We’re very excited that materials from a remote storage facility are being moved to a new home, Strozier Library! This will help us serve materials faster to our patrons. However, for moving day, we need all hands on deck so our Research Center Reading Room in Strozier Library and the Claude Pepper Library will be available by appointment only on Monday, January 28, 2019, to allow our staff to focus on the move. If you need to make an appointment to access our collections on that day, please email email@example.com or call 850-644-3271.
The Norwood Reading Room, the Special Collections Exhibit Room, and the Heritage Museum will be open as scheduled on January 28. We will resume normal hours in all our locations on Tuesday, January 29, 2019.
This is a guest-post by students Josalin Hughes and Julia Kleser, Editing, Writing, and Media majors, whose project for their Advanced Writing and Editing course this semester is to help create content highlighting portions of Special Collections holdings.
As we progress from the otherworldly and spooky atmosphere of October and deeper into the holiday spirit of November, it can be hard to let go of Halloween. After all, the exciting and haunting energy has been building since the first of the month. We hope everyone had a happy Halloween and want to introduce the work of an author near and dear to our hearts. Edward Gorey was a curious character who created spectacular—or spooktacular, rather, to stay in-season—books for children. Although not gory, as his name may suggest, some readers describe his art as “unnerving” or “creepy.” Marsha Gontarski, the researcher who compiled and donated the entire Marsha GontarskiChildren’s Literature Collection, refers to his style as “subtle and unsettling.”
Girl on Fire
One of the most well-known works, and perhaps most suitable for this recently passed holiday, is The Gashlycrumb Tinies which you can find in the Marsha Gontarski Collection. As pictured below, the poem takes on the form of a traditional alphabet-style book. Where Gorey’s version differs though, is the somewhat disturbing subject matter of each letter; from Amy to Zillah, each letter names a child who dies in a tragic, absurdor nonsensical way.
The darker tone of the poem bleeds in through the images that accompany the single-line deaths. Each illustration is inked in heavy, purposeful strokes in all black. Without the variation of color, his style relies on different textures and contrast to tell each morbid tale.
Creepy Baby and Bug Book
Even outside of The Gashlycrumb Tinies, Gorey’s other work carries this same eerie quality, one which inspired well-liked artists such as Tim Burton. Taken from his 1984 engagement calendar, An Edward Gorey Bestiary, are a few illustrations that mirror the unsettling style seen in The Gashlycrumb Tinies, with some splashes of color. Although his style may vary to include a more clean and colorful appearance, the stories he tells remain a little ghastly.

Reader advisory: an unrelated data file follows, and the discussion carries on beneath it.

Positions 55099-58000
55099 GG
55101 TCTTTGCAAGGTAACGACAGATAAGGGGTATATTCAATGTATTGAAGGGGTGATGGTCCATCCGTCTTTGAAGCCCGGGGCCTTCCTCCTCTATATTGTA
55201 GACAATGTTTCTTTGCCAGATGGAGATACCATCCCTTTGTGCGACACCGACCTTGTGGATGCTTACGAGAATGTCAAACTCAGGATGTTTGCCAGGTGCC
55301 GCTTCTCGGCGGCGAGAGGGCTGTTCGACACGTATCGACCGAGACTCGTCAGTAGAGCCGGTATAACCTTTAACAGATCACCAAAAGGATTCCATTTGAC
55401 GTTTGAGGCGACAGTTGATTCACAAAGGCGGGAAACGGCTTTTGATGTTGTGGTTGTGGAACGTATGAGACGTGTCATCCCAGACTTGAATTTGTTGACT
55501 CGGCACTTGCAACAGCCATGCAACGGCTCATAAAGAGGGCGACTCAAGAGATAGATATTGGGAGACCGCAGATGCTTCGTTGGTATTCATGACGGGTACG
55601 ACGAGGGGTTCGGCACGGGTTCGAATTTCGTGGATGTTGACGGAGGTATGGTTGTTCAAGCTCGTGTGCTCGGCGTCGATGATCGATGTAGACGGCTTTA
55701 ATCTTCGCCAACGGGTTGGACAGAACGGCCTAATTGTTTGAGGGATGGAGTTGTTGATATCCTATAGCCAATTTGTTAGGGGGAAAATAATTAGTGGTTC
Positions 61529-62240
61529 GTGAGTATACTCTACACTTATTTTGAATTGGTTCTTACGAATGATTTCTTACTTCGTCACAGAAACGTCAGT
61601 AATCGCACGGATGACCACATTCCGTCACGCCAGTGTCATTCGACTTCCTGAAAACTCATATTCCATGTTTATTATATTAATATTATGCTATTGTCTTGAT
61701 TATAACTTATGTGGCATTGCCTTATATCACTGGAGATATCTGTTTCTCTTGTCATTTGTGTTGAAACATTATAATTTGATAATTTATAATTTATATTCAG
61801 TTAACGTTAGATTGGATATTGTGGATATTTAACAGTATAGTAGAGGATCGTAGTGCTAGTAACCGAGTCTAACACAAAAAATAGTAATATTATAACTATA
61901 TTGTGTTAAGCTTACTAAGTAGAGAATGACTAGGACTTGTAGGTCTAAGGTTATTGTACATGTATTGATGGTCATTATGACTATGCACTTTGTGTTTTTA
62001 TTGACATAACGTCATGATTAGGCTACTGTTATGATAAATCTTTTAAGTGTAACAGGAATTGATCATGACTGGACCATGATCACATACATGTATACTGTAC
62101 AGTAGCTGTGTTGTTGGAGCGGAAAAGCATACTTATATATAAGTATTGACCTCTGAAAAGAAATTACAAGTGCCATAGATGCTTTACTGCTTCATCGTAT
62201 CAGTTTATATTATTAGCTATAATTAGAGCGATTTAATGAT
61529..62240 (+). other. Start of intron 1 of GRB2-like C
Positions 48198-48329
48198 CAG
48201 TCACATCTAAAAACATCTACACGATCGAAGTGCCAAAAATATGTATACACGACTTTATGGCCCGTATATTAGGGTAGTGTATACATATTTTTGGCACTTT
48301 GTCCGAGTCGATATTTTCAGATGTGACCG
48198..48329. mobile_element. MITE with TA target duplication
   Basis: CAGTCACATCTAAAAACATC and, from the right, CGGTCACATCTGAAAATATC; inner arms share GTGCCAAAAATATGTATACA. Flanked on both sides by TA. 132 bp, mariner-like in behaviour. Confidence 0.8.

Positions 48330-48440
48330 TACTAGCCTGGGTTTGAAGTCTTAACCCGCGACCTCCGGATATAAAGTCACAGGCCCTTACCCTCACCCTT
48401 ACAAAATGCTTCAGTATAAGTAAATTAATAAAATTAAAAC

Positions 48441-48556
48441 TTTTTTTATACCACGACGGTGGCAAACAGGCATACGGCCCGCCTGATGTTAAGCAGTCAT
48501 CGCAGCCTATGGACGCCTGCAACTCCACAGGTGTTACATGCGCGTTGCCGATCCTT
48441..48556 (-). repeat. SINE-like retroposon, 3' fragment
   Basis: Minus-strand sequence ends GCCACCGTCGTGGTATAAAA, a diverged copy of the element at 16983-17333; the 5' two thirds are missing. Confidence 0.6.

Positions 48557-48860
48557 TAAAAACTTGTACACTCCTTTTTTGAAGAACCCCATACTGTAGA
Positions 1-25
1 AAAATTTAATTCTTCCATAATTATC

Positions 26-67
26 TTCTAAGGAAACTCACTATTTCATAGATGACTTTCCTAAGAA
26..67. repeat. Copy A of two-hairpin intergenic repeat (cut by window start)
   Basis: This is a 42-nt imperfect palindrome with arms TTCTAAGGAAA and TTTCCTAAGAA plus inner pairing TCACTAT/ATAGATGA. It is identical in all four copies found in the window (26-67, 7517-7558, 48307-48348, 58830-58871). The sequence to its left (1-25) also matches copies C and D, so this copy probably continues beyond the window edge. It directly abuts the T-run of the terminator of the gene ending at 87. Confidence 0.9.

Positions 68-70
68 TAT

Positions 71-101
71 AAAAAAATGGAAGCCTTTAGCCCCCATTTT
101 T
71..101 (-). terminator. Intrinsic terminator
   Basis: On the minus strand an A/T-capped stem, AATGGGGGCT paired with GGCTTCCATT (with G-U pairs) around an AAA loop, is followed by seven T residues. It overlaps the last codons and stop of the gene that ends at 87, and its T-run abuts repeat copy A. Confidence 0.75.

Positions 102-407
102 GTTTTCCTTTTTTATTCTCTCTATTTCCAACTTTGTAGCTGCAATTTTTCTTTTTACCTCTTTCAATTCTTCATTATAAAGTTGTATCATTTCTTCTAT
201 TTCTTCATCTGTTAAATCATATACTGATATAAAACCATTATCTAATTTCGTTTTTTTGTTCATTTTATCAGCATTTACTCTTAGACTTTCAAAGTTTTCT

In The Bug Book, Gorey follows the lives of a family of delightfully cute and colorful bugs, and their murderous plot against the black bug who didn’t quite fit in with their lifestyle.
What makes a children’s book?
Despite the more mature themes of his illustrated poems and short stories, such as death/murder, violence, and alcoholism, his works are often regarded as being made for children. This poses a question of what makes “a children’s book,” an element explored throughout the works included in the Marsha Gontarski Collection. Do illustration-heavy works fall into the category of being “for kids,” simply due to our societal understanding that picture books are childlike in nature? Do children pay attention to the same themes and motifs that catch the eyes of adults? These questions are prevalent in the discussion around Gorey’s work, and can be asked again and again as we make our way through literature assigned to the genre of children’s books.
Although the season of ghosts, vampires, and bogeymen has ended, the spirit of the dark and disturbed doesn’t have to. Edward Gorey has a lot of works that we were unable to include in this post—be sure to come visit them in the Special Collections Reading Room, open Monday to Thursday, 10am – 6pm, or Friday 10am – 5:30pm. The reading room is on the first floor of Strozier Library. Gorey’s books, as well as so many other works using visual elements designed for children, are available in the Marsha Gontarski Collection.
A guest post by Brianna McLean, who currently works in Special Collections and the Heritage Museum. She is a history graduate student working on her M.A. in Early Modern European History.
This semester, I have been working with our Rare Books Librarian, Rachel Duke, and learning about the Napoleon Collection here in Special Collections. As a history graduate student studying Early Modern France, this collection has been extra rewarding to examine. There are so many exciting pieces, such as Napoleon’s death mask, Eighteenth-century manuscripts, documents about France’s colonies and women during the time, newspapers, pamphlets, secondary scholarship on France, and more. The best part is that all of these items are just waiting inside Strozier Library to be examined and studied.